Cytokine Signaling definition: Cytokine Signaling involves leukocyte secretion of soluble short-range low molecular weight hormone-like intercellular messenger proteins that communicate with immune and other cells to coordinate an immune response. Cytokines primarily stimulate or inhibit activation, differentiation, proliferation, or function of phagocytes, lymphocytes, and hematopoietic stem cells in immune and inflammatory responses to bacteria, virally infected cells, and cancer cells.
Receptor Signaling definition: Transduction of regulatory signals mediated by nuclear or cytoplasmic receptors.
AKT Signaling Pathway definition: Many cell-surface receptors induce production of second messengers like PIP3, phosphatidylinositol 3,4,5-trisphosphate, that convey signals to the cytoplasm from the cell surface. PIP3 signals activate the kinase PDK1, 3-phosphoinositide-dependent protein kinase-1, which in turn activates the kinase AKT, also known as protein kinase B. Proteins phosphorylated by activated AKT promote cell survival. Phosphorylation of Ikappa-B kinase leads to activation of the transcription factor NF-kB to oppose apoptosis. Bad is a protein in the Bcl-2 gene family that opposes Bcl-2 to induce apoptosis. Phosphorylation of Bad by AKT blocks anti-apoptotic activity to promote cell survival. Similarly, phosphorylation of the protease caspase 9 or forkhead transcription factors by AKT block the induction of apoptosis by these factors. AKT promotes cell survival and opposes apoptosis by a variety of routes. (BioCarta)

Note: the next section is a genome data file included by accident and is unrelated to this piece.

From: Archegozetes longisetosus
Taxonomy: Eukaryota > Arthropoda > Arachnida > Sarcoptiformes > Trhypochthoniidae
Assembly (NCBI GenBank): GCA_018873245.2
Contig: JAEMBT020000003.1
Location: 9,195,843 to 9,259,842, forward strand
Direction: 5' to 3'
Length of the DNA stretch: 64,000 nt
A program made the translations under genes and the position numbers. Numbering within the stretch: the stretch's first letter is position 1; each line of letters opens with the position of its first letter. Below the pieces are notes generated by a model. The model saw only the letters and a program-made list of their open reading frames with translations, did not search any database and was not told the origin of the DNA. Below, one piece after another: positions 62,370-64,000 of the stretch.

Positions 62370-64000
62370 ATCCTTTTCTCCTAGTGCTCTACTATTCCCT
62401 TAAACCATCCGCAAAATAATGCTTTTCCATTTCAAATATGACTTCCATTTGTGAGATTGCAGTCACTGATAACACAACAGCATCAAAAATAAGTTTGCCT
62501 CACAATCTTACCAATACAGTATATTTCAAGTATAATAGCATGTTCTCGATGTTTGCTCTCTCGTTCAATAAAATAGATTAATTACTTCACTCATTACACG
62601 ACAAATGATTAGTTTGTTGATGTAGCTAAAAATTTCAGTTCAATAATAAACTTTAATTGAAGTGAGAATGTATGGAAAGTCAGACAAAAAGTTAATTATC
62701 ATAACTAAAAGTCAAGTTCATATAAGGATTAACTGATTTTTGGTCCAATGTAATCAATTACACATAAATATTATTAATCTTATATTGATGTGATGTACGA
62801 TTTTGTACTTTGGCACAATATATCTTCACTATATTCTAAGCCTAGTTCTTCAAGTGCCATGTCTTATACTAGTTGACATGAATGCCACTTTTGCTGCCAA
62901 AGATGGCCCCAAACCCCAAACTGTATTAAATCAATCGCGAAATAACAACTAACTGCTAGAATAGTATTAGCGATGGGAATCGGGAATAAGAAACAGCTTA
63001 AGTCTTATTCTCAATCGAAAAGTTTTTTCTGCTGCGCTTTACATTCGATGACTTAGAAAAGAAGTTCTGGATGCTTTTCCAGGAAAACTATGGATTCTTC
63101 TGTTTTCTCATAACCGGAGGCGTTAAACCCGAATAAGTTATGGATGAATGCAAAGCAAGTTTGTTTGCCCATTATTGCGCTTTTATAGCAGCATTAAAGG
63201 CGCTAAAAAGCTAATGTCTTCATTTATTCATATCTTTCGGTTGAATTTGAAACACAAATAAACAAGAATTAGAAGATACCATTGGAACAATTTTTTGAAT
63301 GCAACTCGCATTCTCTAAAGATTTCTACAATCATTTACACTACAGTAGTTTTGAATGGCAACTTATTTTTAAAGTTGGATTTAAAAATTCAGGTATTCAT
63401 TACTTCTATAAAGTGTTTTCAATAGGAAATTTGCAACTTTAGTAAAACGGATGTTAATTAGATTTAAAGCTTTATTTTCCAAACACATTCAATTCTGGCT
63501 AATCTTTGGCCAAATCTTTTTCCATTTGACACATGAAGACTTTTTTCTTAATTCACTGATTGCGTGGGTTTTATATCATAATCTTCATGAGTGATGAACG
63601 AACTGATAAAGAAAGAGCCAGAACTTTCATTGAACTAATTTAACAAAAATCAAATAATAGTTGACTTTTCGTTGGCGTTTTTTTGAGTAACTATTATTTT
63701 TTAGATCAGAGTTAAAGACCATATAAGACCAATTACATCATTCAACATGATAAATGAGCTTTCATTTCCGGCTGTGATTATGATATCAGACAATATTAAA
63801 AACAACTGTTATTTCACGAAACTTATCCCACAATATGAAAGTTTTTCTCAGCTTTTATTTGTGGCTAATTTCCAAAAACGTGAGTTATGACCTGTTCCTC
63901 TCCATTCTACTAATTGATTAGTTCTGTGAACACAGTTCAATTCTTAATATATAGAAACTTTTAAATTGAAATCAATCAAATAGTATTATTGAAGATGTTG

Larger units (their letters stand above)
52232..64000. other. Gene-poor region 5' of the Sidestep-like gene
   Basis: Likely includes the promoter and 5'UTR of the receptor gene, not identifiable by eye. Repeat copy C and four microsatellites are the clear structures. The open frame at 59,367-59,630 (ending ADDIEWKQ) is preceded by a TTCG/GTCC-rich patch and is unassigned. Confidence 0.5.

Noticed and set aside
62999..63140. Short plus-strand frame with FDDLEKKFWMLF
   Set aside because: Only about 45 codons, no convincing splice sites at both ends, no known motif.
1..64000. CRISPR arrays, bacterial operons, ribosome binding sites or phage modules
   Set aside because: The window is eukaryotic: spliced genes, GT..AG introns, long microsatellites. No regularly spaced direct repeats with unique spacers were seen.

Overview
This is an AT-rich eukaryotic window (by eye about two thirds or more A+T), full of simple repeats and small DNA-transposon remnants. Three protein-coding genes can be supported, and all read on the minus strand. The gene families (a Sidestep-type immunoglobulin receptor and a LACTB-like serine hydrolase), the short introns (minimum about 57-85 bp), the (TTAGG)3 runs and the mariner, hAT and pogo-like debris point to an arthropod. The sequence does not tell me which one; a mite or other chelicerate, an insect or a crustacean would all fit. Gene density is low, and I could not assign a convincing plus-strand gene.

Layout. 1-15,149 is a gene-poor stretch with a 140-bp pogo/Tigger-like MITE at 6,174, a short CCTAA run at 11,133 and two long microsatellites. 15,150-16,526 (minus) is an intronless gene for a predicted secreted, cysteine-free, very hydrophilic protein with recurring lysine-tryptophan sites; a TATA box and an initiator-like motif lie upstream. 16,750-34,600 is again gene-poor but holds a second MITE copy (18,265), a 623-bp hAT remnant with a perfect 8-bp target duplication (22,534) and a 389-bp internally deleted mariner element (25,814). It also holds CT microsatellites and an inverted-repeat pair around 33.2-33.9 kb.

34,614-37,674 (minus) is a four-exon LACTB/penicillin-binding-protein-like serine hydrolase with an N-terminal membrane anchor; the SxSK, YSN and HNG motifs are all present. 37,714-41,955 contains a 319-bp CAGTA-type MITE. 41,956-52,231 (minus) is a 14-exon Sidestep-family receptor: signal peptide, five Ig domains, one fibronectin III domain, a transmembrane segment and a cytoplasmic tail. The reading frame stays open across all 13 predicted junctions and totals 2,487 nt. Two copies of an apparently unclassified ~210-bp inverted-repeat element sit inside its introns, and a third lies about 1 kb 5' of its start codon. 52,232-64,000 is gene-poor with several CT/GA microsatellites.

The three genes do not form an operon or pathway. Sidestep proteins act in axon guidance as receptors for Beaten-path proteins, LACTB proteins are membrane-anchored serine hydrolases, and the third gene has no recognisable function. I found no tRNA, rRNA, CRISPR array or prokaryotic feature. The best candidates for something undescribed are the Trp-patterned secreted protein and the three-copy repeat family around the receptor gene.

Attenuation of GPCR Signaling Pathway definition: The G-protein coupled receptor (GPCR) family transduces extracellular signals across the plasma membrane, activating cellular responses through a variety of second messenger cascades (see PKA and PKC signaling pathways). These receptors provide rapid responses to a variety of stimuli, and are often rapidly attenuated in their signaling. Failure to attenuate GPCR signaling can have dramatic consequences. One method to attenuate GPCR signaling is by removal of the stimulus from the extracellular fluid. At the synapse, removal of neurotransmitter or peptide signaling molecules is accomplished by either reuptake or degradation. Acetylcholine is removed from synapses through degradation by the enzyme acetylcholinesterase. Inhibition of acetylcholinesterase results in prolonged signaling at the neuromuscular junction, and uncontrollable spasms in humans caused by nerve gas or in insects by some insecticides. Inhibition of acetylcholinesterase is also used therapeutically to treat Alzheimer's disease, compensating for the loss of cholinergic neurons.Transporters for serotonin, dopamine, GABA and noradrenaline remove these neurotransmitters from the synapse to terminate signaling. Antidepressants such as Prozac inhibit reuptake of serotonin and many drugs of abuse such as cocaine act by blocking reuptake of dopamine or adrenaline. Reuptake not only terminates signaling, but can also conserve neurotransmitter through recycling back into the presynaptic cell. The next step in the attenuation of GPCR signaling is receptor desensitization, in which receptors are modified to no longer transduce a signal even if the stimulus is still present. Desensitization of GPCRs occurs through protein kinases that phosphorylate the GPCR to turn off signaling. Downstream protein kinases such as PKA and PKC turned on by GPCR signaling can phosphorylate the activated GPCR and other GPCRs to prevent further signaling. G-protein receptor kinases (GRKs) are a family of kinases that specifically phosphorylate only agonist-occupied GPCRs. GRKs attenuate GPCR signaling in concert with arrestins, proteins that bind GRK-phosphorylated GPCRs to disrupt interaction with G-protein and to terminate signaling.Reducing the number of receptor expressed on the cell surface can also attenuate receptor signaling. Many GPCRs are removed from the cell surface by receptor-mediated endocytosis when they are activated. Endocytosis of activated GPCRs appears to be stimulated by GRKs and arrestins. Once internalized, receptors can either be degraded in lysosomes or they can be recycled back to the cell surface. (BioCarta)